In more recent decades, we’ve come to recognize a number of records from the ‘oldies-rock-and-roll’ era to be just as classic as the crooners of the 40s and 50s. And here I’ve included selections from staples like A Christmas Gift To You From Phil Spector and a couple of Elvis’ holiday collections. Additionally, I’ve mixed in some lesser known renditions from oldie and soul/R&B acts like the Platters and Gladys Knight & the Pips, as well as Brenda Lee’s version of a “rock” song usually associated with a country artist.
Being a fan of the classic country, I – of course – had to include Loretta Lynn and Johnny Cash and others of the ilk. The John Denver song was a must-include because my wife loves his voice, and his A Christmas Together with The Muppets is one of her favorite holiday records. The Merle Haggard song I included is the one exception to the recorded-from-my-records rule, as it came from a CD. However, I do have a Merle Haggard Christmas LP, but it is from his early days on Epic when he was rerecording his classics songs…and I do actually have that original version on a 45 somewhere, but it’s not easily accessible at the moment…so I felt guilt free about substituting the CD rip instead.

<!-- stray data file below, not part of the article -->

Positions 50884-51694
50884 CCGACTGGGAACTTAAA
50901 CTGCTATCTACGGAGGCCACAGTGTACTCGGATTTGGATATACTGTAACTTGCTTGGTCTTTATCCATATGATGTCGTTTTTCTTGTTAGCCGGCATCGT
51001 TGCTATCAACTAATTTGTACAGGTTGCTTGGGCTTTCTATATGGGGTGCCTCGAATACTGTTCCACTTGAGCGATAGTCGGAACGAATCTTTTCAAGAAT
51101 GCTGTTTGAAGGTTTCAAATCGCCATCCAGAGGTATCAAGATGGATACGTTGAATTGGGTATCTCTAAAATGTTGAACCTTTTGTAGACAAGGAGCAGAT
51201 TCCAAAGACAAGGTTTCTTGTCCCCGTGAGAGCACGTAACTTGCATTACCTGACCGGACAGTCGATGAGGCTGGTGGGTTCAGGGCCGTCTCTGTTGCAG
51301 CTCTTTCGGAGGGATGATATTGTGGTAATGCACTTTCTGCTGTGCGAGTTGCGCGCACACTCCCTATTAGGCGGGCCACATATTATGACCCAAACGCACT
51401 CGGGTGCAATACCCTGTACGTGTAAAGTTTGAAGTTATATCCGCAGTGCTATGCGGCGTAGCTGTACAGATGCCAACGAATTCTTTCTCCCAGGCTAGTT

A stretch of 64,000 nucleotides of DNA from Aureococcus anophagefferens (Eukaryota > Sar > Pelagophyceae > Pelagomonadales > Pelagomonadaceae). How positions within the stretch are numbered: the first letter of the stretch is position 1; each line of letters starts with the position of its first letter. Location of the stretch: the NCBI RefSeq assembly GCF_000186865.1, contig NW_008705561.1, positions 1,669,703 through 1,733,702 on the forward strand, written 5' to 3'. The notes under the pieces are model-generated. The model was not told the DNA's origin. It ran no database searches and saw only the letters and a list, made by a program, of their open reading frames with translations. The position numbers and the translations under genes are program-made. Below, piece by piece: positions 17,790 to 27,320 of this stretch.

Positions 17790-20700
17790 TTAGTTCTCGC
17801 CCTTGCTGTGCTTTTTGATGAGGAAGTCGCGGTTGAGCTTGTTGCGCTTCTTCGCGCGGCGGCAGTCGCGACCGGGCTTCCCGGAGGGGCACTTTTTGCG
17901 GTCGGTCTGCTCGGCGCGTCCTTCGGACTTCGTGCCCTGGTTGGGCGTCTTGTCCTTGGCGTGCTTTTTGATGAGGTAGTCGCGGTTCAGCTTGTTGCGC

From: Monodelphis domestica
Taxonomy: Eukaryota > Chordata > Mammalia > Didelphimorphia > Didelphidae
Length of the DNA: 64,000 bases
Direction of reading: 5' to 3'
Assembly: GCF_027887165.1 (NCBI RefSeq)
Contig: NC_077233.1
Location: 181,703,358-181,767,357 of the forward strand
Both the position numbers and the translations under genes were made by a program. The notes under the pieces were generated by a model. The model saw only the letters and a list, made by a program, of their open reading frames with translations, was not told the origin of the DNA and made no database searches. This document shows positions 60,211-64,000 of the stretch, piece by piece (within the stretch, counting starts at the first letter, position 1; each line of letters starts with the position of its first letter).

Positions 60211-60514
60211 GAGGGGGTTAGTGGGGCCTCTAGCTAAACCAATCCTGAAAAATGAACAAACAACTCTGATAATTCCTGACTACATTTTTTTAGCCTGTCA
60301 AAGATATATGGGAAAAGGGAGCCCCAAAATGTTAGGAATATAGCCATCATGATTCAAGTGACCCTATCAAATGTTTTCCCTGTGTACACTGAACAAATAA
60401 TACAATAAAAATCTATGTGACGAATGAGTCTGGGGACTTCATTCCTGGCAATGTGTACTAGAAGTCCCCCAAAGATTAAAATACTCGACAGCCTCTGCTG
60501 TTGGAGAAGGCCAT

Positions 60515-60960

And this brings me to the tracks I insisted on including from the records I grew up with. The five Christmas albums that my family had, for as long as I can remember, were Johnny Mathis’ Merry Christmas, The Jackson 5 Christmas Album, Christmastime with Gene Autry, Merry Snoopy’s Christmas, and Disney Christmas Favorites (we also had Ray Conniff and the Ray Conniff Singers’ We Wish You a Merry Christmas, but I somehow failed to include a track from that classic). I had to include Johnny Mathis’ rendition of “O Holy Night” from that very record I grew up with, because it is one of the most beautiful and moving versions of the most beautiful and moving carol and worship song ever… and that old record has a few scratch skips in the first verse that are so ingrained in my memory that it’s jarring to hear the clean version in my CD/MP3 collection. I included 2 tunes from the Jackson 5 record, because I love the uptempo funk tunes and thought that my mix needed one of their excellent slow jams as well. The Royal Guardsmen are most known for their songs about Snoopy and the Red Baron, but this lesser known B-side just represents so many things that I love about the holiday season… I even recorded a cover version with a Christmas band I was a part of for a few years. The songs on the Gene Autry record seem to be rerecorded versions, different from those you usually hear on the radio… but those were the versions I knew first and the album includes some cute dialog from one of our favorite classic cowboys.